Saturday 11am LT/Tahiti time (Sat 2100 GMT) Wind picked up nicely early in the morning - to 10kt or more from ENE - so we were making over 5kt with full sail. Lovely to be sailing well again, in fairly calm seas, since wind hadn't been up long enough for any swell to develop - as it surely will, over the day.
Our Noddy visitor didn't stay much longer after I'd spotted it resting comfortably in the pulpit seat. I didn't see it fly away and I hope it was well rested and survives OK.
10am With some big, gusty clouds around, we were heeling a lot in increased wind, so I put in 1st reef. As I was busy winching, I heard a sudden sound - a whale had surfaced for air close by! Smooth and dark grey/black, with a fairly small, very recurved, swept back, dorsal fin. Neither a grey nor a humpback... smaller than those... and certainly not an Orca.... Minke? Exciting to see it!
11:30am Wind up to 12-15kt at times. Seas are getting up also and, being on a close reach, we're pounding into the waves now which is slowing us down - speed was suddenly less than earlier.. I've taken us a little more off the wind to keep our speed up and wonder if wind has backed a little. Running the generator for a bit to charge batteries and brought my soup in the pressure cooker up to boiling point for a few minutes - don't want it going off with the heat and no refrigeration.
Feeling quite tired after only a little sleep overnight, so will check for squalls and get to sleep for an hour or so.
2:30pm Must have slept for two hours - feeling much better. Went up into cockpit to find the Noddy is resting there - must not be feeling too good to have come back on board. Tried giving it some water but doesn't seem interested - I suspect seabirds normally get their 'drinking water' via the fish they eat.
3:45pm Our speed was down a little so bore away (off the wind) a touch - wind must be slightly more to N of ENE so we're only making NNW at just under 4kt in 9-10kt of wind - as close-hauled as possible without losing too much speed. Our preferred course is NNE and we really don't want to get any more W than can be avoided. I'm always looking ahead and the NE Trades from about 10N on have to be negotiated up to and beyond the Hawaiian Islands so staying as far E as possible on the way up to the Equator is the aim.
Sky has fewer clouds around now and swell has built up more - we're heading into it, of course, since it comes from the wind direction.
10:45pm We've slowed down a lot - now making only 3.5-4kt in lighter wind. Bright moon high overhead.
Sunday 3:30am Near-full moon is getting low in W. We're still sailing slowly in wind of only 6-7kt ... Windgen is just about turning and we've only been making round 3kt, heading just W of due N, close to the wind. Have changed course slightly to come onto due N heading - wind is forecast to be light for several more hours but then should be veering more to E, and eventually ESE, as it strengthens to 15kt over the next two days - I hope that comes about! Swell has lain down in the light wind conditions so we're just rocking slightly from side to side - time for my bunk!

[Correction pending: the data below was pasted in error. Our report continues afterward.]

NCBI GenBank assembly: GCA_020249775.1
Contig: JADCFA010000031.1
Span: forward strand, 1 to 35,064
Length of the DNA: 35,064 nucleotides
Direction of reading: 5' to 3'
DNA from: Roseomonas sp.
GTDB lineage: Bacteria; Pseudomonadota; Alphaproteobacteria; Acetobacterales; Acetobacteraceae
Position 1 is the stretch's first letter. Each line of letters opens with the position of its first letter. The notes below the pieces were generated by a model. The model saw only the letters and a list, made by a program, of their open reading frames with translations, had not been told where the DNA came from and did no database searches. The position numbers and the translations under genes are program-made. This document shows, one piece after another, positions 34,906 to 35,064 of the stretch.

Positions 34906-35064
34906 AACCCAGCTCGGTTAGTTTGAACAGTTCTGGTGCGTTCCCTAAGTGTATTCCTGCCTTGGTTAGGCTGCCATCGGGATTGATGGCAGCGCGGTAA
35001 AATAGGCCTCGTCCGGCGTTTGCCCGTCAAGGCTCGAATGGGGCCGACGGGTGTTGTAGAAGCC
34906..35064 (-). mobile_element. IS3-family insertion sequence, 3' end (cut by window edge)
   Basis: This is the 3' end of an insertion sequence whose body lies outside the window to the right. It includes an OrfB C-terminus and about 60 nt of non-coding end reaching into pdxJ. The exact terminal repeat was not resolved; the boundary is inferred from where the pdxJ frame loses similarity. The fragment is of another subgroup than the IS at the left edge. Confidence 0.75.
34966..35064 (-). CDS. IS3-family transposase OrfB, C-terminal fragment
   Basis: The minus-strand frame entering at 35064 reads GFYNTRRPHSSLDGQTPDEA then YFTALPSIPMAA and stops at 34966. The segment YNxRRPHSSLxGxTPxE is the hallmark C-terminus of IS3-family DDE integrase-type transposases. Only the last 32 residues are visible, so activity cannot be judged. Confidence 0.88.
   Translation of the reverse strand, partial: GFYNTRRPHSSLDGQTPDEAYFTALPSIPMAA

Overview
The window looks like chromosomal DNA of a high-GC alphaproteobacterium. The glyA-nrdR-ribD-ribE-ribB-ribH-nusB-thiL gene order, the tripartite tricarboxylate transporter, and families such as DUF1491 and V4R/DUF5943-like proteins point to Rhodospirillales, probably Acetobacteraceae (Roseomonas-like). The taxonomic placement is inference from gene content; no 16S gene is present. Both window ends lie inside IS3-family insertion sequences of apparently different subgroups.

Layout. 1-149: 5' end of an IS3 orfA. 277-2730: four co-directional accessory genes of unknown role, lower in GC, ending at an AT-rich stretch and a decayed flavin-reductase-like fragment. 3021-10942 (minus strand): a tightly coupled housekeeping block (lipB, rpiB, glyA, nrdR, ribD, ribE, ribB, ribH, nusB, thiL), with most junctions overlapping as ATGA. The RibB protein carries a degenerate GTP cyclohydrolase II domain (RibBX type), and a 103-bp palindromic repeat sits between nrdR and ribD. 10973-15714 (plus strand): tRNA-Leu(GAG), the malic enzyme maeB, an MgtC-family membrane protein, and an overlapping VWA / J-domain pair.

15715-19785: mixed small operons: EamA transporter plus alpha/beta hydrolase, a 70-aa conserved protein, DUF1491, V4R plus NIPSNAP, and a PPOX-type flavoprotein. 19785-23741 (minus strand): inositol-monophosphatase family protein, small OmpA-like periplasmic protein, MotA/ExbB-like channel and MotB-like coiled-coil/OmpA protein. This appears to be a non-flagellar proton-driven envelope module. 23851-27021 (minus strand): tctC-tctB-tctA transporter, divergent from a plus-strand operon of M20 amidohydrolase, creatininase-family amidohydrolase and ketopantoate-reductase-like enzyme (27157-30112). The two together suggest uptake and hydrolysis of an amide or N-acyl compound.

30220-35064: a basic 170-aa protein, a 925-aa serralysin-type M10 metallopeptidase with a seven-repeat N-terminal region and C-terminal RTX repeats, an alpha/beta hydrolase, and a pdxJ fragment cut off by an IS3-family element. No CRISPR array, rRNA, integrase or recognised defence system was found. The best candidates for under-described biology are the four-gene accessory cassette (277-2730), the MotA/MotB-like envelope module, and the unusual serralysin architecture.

8am Sky mostly covered with broken cloud and wind is still down under 10kt, so same slow progress as overnight, at 4kt or under. Wind seems a bit gusty - came up and our speed increased for a brief time, making me a bit hopeful of a faster passage, but back down now. Direction seems to be more veered, to ESE, so able to change course to 022T/NNE - better.
Sad to report our bird visitor did not survive the night - so has been committed to the deep..... Anyone able to tell me which kind of Noddy this is? Looks so very similat t a Frigate bird - same very pointed, very long, 'elbowed' wings.
While sailing around the world, I'm trying to raise funds to help support the superb life-saving work done by the RNLI (Lifeboats) in Britain each and every day of the year, regardless how bad the weather. In fact, the worse it is, the more likely they are out there, helping someone in distress - whether a swimmer, surfer, small boat or big ship, night or day, summer or winter. They are all volunteers with normal day-jobs who respond immediately to a call and it is a charity - no government funding - so they rely on our help to fund their intensive training and maintain their equipment.
It would be great if you would take a moment to click on the Lifeboats link here (https://www.justgiving.com/fundraising/Jeanne-Socrates2), if you'd like to show your support for my efforts at sailing solo, nonstop, unassisted around the globe, trying to set a World Record as the oldest person to do so, by donating something towards the great work the RNLI do every day. If a lot of people put in even a small amount, it all adds up... Thanks a lot! If you can help, it will be very much appreciated. Let's see if we can reach my target!
1900GMT (= 9 a.m. LT = Tahiti time) - end of Day 284. We made 92 n.ml. DMG, measured in a straight line between the two 1900GMT positions.
Total distance covered from Victoria, B.C., to end of Day 284 (by daily DMGs): 23,019 n.ml.
Distances (at 1700GMT): East Cape, N.Z.: 2206 n.ml. to SW; Papeete, Tahiti: 258 n.ml. to S; Honolulu: 2119 n.ml. to NNW
Position, as posted to www.Winlink.org and www.Shiptrak.org (using my US callsign KC2IOV):
TIME: 2019/07/14 19:00GMT LATITUDE: 13-20.10S LONGITUDE: 150-27.88W
COURSE: 022T SPEED: 4.3kt
WIND_SPEED: 10kt WIND_DIR: ESE SWELL_DIR: NE SWELL_HT: 2.0m SWELL_PER: 5s
CLOUDS: 95% BARO: 1015.2hPa TREND: 2 AIR_TEMP: 30.0C SEA_TEMP: 35.0C
COMMENT: Wind a bit gusty under cloud. Making good course NNE.